The production of history is premised on the selective erasure of certain pasts and the artifacts that stand witness to them. From the elision of archival documents to the demolition of sacred and secular spaces, each act of destruction is also an act of state building. Following the 1991 Gulf War, political elites in Saudi Arabia pursued these dual projects of historical commemoration and state formation with greater fervor to enforce their postwar vision for state, nation, and economy. Seeing Islamist movements as the leading threat to state power, they sought to de-center religion from educational, cultural, and spatial policies.
With this book, Rosie Bsheer explores the increasing secularization of the postwar Saudi state and how it manifested in assembling a national archive and reordering urban space in Riyadh and Mecca. The elites' project was rife with ironies: in Riyadh, they employed world-renowned experts to fashion an imagined history, while at the same time in Mecca they were overseeing the obliteration of a thousand-year-old topography and its replacement with commercial megaprojects. Archive Wars shows how the Saudi state's response to the challenges of the Gulf War served to historicize a national space, territorialize a national history, and ultimately refract both through new modes of capital accumulation.
About the author
Rosie Bsheer is Assistant Professor of History at Harvard University.
"There are now two distinct eras in the writing of Saudi Arabian history: before Rosie Bsheer's Archive Wars and after."
—Robert Vitalis, University of Pennsylvania, author of Oilcraft
"Archive Wars explores with conceptual brilliance and historical aplomb the various forms of historical erasure central not just to the Kingdom of Saudi Arabia but to all modern states. In a finely-grained analysis, Rosie Bsheer rethinks the significance of archives, historicism, capital accumulation, and the remaking of the built environment. A must-read for all historians concerned with the materiality of modern state formation."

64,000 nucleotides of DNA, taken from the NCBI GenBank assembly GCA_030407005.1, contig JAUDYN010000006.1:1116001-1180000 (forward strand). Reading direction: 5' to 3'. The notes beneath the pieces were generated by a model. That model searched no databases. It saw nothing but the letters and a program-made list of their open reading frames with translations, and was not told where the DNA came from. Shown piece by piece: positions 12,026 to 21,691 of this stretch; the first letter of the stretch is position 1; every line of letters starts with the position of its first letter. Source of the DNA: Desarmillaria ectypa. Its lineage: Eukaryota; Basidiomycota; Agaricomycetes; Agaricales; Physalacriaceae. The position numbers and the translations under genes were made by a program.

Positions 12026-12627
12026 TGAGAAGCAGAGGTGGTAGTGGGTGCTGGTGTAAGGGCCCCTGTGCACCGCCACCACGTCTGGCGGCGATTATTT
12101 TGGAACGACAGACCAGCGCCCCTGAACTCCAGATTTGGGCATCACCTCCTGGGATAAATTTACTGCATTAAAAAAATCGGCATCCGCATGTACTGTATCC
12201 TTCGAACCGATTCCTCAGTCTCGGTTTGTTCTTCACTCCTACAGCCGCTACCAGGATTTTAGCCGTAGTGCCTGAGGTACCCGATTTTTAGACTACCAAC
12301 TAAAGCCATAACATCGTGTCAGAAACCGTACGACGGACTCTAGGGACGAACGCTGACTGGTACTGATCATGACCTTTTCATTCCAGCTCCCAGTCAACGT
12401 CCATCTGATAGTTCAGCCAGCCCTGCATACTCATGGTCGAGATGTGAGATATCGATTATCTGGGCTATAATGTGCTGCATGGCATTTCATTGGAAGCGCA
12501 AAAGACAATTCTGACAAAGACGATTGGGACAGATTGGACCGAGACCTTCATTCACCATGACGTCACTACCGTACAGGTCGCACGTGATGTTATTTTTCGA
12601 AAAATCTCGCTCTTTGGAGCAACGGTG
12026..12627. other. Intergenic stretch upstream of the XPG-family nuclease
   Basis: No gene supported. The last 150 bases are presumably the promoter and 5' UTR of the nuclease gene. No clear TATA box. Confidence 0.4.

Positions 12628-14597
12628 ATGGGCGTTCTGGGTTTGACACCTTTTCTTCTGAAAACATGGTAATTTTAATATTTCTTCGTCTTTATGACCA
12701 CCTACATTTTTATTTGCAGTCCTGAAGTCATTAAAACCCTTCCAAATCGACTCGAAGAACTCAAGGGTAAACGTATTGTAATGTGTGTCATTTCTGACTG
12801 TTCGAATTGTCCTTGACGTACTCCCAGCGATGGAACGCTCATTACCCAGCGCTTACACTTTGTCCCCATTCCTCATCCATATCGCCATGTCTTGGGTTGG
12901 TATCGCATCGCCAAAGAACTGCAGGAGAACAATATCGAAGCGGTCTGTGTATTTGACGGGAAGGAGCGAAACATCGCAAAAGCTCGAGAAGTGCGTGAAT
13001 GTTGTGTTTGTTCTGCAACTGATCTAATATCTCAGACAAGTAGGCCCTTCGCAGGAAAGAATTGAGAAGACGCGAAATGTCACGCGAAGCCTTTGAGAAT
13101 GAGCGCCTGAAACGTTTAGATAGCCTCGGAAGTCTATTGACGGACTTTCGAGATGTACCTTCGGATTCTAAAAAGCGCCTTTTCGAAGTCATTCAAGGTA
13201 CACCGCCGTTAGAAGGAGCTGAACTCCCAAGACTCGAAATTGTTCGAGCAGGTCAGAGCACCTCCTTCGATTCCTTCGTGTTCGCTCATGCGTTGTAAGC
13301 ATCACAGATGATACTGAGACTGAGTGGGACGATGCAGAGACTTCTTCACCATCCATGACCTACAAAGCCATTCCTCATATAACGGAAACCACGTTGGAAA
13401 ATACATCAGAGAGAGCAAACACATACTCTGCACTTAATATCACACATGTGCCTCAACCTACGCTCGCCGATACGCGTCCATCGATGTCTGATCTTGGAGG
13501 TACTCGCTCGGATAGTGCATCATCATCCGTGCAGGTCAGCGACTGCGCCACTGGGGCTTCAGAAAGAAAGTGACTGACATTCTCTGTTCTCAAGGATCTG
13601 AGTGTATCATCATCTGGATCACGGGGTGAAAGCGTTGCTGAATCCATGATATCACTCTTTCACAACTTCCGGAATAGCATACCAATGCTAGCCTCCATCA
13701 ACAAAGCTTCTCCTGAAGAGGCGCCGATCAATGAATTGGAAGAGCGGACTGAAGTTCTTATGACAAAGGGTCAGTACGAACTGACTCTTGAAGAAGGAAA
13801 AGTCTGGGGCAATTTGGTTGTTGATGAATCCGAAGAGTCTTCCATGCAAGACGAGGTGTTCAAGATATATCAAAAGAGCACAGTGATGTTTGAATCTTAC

—Omnia El Shakry, University of California, Davis, author of The Great Social Laboratory: Subjects of Knowledge in Colonial and Postcolonial Egypt
"Archive Wars is an instant classic. With incredible insight, creativity, and courage, Rosie Bsheer peels away the political and institutional barriers that have so long mystified others seeking to understand Saudi Arabia. Bsheer tell us remarkable new things about the exercise and meaning of power in today's Saudi Arabia."
—Toby Jones, Rutgers University, author of Desert Kingdom: How Oil and Water Forged Modern Saudi Arabia
"Rosie Bsheer's Archive Wars is one of those extraordinary projects that explodes fictions of so many kinds about archives and state power. This masterful and meticulous book is testimony to the visceral violences that underwrite legal and archival mandates, the bedrock of the massive inequalities that plague our collective worlds now more than ever. Bsheer offers us a reading of the wars that rage in—and over—modern archives, showing that they are not modern because they are unmarred by the destruction of records, but because they are constituted by ever bolder techniques of erasure."
—Ann Stoler, The New School for Social Research, author of Duress: Imperial Durabilities in Our Times
"Archive Wars is a much-needed and in many ways revelatory addition to our understanding of Saudi history and politics. On a personal level, I found the work to be an absolute delight to read and one that has challenged the way I look at Saudi politics. Despite being a vital country in the Middle East, there are few good texts on the kingdom. Archive Wars will stimulate better and more critical scholarship. It changes the way we think about the relationship between archives, heritage, and political power in the region, and beyond."
—Middle East Monitor
"[A] must-read for anybody interested in modern Saudi Arabia. Whether you are looking for insights into the ambitions of kings or into the lives of ordinary people, it is essential to know how historical information is kept and erased. Beyond that, I recommend Bsheer's work to anybody studying the creation of archives and heritage elsewhere in the Middle East and globally."
—Jörg Matthias Determann, Journal of Social History